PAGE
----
NASA’s New Ground-Collision Avoidance System Integrated into USAF’s F-16s


NASA Automatic Ground-Collision Avoidance System

NASA has recently released a new software, known as the Automatic Ground-Collision Avoidance System (Auto-GCAS), that the Air Force will be implementing onto their fleet of F-16 fighter jets. Auto-GCAS was developed with the cooperation of a number of private and government agencies, including: the Office of the Undersecretary for Personnel and Readiness, the Air Force Research Laboratory (AFRL), NASA’s Armstrong Flight Research Center, the Air Force Test Center (AFTC), and Lockheed Martin.

Ground collisions, or controlled flight into terrain (CFIT) accidents, are one of the most common reasons for fatalities (responsible for approximately 100 deaths annually in the United States) for both civil and military flights. CFIT accidents account for 26% of aircraft losses and 75% of fatalities for F-16 aircraft. This new technology will modify the aircraft’s digital flight-controls, data-transfer equipment, and modified mission computer software to relay information about time until impact and trigger an automatic response (typically an abrupt roll-to-upright then a 5g pull) to avoid a crash. The system gauges digital terrain elevation data (DTED) to obtain a profile of the terrain and measurements of the trajectory of the aircraft to execute an automated evasive recovery maneuver unless the pilot overrides the command.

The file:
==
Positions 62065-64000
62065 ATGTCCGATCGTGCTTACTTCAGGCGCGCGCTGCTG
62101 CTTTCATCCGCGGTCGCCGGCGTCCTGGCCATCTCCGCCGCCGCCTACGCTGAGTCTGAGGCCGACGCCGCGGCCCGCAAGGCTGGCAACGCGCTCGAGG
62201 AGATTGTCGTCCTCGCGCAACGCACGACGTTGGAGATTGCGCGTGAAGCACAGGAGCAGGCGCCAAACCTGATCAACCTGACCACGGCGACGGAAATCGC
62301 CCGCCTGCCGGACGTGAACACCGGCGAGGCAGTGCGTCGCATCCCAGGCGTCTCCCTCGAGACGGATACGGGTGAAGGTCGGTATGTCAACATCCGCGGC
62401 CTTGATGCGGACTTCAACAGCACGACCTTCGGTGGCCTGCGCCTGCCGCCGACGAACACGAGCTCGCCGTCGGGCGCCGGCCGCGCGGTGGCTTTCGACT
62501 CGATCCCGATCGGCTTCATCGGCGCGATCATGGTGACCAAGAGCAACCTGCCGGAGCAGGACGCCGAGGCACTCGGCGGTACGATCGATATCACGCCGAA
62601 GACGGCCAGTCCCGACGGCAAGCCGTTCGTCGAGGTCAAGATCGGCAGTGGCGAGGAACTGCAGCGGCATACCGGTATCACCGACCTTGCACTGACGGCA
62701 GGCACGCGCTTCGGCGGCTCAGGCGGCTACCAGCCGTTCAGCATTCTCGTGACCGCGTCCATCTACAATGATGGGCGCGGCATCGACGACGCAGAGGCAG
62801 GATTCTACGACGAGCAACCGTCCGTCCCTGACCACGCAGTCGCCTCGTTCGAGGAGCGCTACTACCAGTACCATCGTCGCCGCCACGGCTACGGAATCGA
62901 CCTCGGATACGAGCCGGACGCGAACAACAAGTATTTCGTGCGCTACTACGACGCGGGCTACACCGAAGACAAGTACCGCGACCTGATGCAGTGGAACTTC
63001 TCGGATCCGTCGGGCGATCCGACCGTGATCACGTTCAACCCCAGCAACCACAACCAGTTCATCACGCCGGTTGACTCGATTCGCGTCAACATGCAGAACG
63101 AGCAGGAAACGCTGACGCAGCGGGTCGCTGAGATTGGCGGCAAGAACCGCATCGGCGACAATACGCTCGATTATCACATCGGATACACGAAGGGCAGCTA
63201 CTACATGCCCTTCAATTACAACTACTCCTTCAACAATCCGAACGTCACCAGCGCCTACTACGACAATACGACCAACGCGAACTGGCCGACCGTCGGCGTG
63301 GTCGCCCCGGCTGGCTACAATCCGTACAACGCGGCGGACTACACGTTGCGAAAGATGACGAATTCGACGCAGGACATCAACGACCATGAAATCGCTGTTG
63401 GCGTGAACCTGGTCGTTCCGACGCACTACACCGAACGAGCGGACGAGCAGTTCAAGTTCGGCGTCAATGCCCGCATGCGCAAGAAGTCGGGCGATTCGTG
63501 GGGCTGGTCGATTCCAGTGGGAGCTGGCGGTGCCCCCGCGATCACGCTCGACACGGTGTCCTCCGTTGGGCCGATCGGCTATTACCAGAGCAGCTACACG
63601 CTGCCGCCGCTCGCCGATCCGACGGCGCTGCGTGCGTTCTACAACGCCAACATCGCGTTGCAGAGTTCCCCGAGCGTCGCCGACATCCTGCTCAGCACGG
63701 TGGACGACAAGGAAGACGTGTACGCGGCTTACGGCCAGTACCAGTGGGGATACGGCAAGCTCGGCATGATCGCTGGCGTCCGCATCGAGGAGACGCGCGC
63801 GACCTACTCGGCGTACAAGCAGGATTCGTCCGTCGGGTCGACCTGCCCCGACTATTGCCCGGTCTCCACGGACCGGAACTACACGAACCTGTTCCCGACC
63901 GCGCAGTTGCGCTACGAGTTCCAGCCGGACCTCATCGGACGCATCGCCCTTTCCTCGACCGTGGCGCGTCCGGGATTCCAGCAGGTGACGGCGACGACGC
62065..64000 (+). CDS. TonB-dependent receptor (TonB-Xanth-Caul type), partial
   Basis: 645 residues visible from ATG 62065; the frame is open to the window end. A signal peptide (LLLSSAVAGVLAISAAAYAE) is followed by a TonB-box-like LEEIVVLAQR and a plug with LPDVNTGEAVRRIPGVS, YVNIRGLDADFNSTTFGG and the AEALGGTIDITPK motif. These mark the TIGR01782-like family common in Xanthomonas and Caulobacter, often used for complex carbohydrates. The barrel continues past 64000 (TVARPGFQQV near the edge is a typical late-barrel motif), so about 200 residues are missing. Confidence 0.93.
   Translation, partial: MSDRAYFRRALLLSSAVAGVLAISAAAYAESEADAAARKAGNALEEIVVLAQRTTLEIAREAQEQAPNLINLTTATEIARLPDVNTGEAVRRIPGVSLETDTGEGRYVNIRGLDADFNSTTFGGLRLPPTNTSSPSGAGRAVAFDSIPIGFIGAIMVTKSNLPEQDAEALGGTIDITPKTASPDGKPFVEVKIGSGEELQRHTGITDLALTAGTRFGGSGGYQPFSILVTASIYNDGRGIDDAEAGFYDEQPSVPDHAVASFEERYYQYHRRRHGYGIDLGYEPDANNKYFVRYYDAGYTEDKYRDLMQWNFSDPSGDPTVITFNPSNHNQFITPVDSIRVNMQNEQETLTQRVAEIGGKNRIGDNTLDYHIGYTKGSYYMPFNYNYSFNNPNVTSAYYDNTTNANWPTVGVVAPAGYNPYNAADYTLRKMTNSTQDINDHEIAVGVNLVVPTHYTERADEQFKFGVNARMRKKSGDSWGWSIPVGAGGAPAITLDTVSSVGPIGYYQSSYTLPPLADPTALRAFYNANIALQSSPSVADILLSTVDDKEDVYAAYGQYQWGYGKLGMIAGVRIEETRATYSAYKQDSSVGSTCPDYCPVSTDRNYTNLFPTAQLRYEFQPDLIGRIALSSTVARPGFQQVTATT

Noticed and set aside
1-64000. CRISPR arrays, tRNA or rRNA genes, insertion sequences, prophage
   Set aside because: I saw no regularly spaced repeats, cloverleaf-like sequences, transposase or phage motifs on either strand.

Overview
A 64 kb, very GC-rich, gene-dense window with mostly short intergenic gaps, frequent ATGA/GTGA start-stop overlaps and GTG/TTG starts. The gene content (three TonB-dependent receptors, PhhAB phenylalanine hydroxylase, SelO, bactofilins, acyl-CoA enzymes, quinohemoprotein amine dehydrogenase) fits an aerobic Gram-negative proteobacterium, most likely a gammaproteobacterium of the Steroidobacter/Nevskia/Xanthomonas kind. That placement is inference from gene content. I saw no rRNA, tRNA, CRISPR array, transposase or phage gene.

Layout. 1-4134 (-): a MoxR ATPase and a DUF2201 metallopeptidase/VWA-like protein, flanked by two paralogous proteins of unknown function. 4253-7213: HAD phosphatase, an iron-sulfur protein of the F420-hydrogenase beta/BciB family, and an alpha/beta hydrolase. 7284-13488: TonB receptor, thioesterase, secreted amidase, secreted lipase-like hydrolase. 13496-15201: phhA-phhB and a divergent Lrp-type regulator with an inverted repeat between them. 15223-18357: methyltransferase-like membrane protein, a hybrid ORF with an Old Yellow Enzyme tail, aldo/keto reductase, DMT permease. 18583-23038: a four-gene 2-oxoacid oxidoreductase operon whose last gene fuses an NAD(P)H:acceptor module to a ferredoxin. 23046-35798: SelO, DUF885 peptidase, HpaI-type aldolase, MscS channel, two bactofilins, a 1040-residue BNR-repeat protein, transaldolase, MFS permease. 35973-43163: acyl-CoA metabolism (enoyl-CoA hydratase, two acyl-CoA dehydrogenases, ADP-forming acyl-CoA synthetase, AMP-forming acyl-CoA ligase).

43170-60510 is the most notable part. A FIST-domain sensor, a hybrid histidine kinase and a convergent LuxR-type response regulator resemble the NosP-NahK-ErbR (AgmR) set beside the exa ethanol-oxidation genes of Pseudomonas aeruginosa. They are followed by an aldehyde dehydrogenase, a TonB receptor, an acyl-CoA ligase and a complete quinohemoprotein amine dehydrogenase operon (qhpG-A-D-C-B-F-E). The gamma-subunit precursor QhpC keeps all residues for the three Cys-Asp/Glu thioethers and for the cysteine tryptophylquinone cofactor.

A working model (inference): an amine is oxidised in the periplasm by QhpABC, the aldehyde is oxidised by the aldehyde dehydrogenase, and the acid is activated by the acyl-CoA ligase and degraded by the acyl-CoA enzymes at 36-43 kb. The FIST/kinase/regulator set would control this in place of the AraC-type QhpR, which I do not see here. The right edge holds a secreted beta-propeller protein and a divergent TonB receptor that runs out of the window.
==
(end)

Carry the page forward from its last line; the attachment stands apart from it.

The program dates back to the mid-1980s with AFRL and Armstrong collaborating for three decades in search of solutions to avoid these sort of collisions. The first stage of the program conducted research on the type of emergency situations which commonly result in CFIT accidents including pilot loss of consciousness, loss of situation awareness, spatial disorientation, and gear-up landings. The second phase involved planning for widespread implementation of new technologies across the relevant aviation fields, both civilian and military. In the latter half of the first decade of the new millennium, testing on Auto-GCAS systems began. In 2012, the technology was installed and tested on a Dryden Remotely Operated Integrated Drone (DROID) and operated through smartphone devices, eliminating the need for continuous communication with ground control. In 2013, the Air Force announced that Auto-GCAS would be installed in their F-16s, and eventually in the F-22 and F-35 fleets.

In November of 2014, this technology proved instrumental in saving the life of an F-16C pilot during operations against ISIS in Syria. As a result of these accomplishments, the Auto-GCAS team is a nominee for the prestigious Collier Trophy Awards for 2014, awarding achievement in the fields of aero- and astronautics.


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